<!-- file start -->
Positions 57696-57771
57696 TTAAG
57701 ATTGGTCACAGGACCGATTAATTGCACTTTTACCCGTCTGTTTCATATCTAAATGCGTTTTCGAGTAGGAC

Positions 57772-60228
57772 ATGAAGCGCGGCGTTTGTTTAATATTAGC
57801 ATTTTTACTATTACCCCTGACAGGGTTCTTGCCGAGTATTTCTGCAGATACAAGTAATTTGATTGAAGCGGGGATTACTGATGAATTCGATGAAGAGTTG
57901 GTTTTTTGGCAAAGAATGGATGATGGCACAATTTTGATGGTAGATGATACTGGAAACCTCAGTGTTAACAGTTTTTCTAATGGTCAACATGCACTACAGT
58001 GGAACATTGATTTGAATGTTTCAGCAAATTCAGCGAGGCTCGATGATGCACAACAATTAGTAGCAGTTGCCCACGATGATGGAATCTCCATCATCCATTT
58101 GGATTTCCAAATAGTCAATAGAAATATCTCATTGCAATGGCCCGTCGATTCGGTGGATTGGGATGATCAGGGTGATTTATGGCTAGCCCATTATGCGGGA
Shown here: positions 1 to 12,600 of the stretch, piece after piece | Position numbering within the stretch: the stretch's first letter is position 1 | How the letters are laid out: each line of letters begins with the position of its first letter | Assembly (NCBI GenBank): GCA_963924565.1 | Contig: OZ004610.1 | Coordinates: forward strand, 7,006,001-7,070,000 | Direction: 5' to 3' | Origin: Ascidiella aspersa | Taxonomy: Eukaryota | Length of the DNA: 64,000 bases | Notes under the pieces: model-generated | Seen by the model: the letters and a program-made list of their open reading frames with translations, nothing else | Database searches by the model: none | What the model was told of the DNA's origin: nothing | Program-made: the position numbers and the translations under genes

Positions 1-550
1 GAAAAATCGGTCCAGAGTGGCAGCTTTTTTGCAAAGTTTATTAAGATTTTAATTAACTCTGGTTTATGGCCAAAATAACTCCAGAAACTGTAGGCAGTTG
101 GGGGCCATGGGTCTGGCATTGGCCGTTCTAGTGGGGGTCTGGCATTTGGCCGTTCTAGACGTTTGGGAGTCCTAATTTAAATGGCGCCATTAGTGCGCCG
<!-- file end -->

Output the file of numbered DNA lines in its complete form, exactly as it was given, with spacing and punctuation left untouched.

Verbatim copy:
Positions 57696-57771
57696 TTAAG
57701 ATTGGTCACAGGACCGATTAATTGCACTTTTACCCGTCTGTTTCATATCTAAATGCGTTTTCGAGTAGGAC

Positions 57772-60228
57772 ATGAAGCGCGGCGTTTGTTTAATATTAGC
57801 ATTTTTACTATTACCCCTGACAGGGTTCTTGCCGAGTATTTCTGCAGATACAAGTAATTTGATTGAAGCGGGGATTACTGATGAATTCGATGAAGAGTTG
57901 GTTTTTTGGCAAAGAATGGATGATGGCACAATTTTGATGGTAGATGATACTGGAAACCTCAGTGTTAACAGTTTTTCTAATGGTCAACATGCACTACAGT
58001 GGAACATTGATTTGAATGTTTCAGCAAATTCAGCGAGGCTCGATGATGCACAACAATTAGTAGCAGTTGCCCACGATGATGGAATCTCCATCATCCATTT
58101 GGATTTCCAAATAGTCAATAGAAATATCTCATTGCAATGGCCCGTCGATTCGGTGGATTGGGATGATCAGGGTGATTTATGGCTAGCCCATTATGCGGGA
Shown here: positions 1 to 12,600 of the stretch, piece after piece | Position numbering within the stretch: the stretch's first letter is position 1 | How the letters are laid out: each line of letters begins with the position of its first letter | Assembly (NCBI GenBank): GCA_963924565.1 | Contig: OZ004610.1 | Coordinates: forward strand, 7,006,001-7,070,000 | Direction: 5' to 3' | Origin: Ascidiella aspersa | Taxonomy: Eukaryota | Length of the DNA: 64,000 bases | Notes under the pieces: model-generated | Seen by the model: the letters and a program-made list of their open reading frames with translations, nothing else | Database searches by the model: none | What the model was told of the DNA's origin: nothing | Program-made: the position numbers and the translations under genes

Positions 1-550
1 GAAAAATCGGTCCAGAGTGGCAGCTTTTTTGCAAAGTTTATTAAGATTTTAATTAACTCTGGTTTATGGCCAAAATAACTCCAGAAACTGTAGGCAGTTG
101 GGGGCCATGGGTCTGGCATTGGCCGTTCTAGTGGGGGTCTGGCATTTGGCCGTTCTAGACGTTTGGGAGTCCTAATTTAAATGGCGCCATTAGTGCGCCG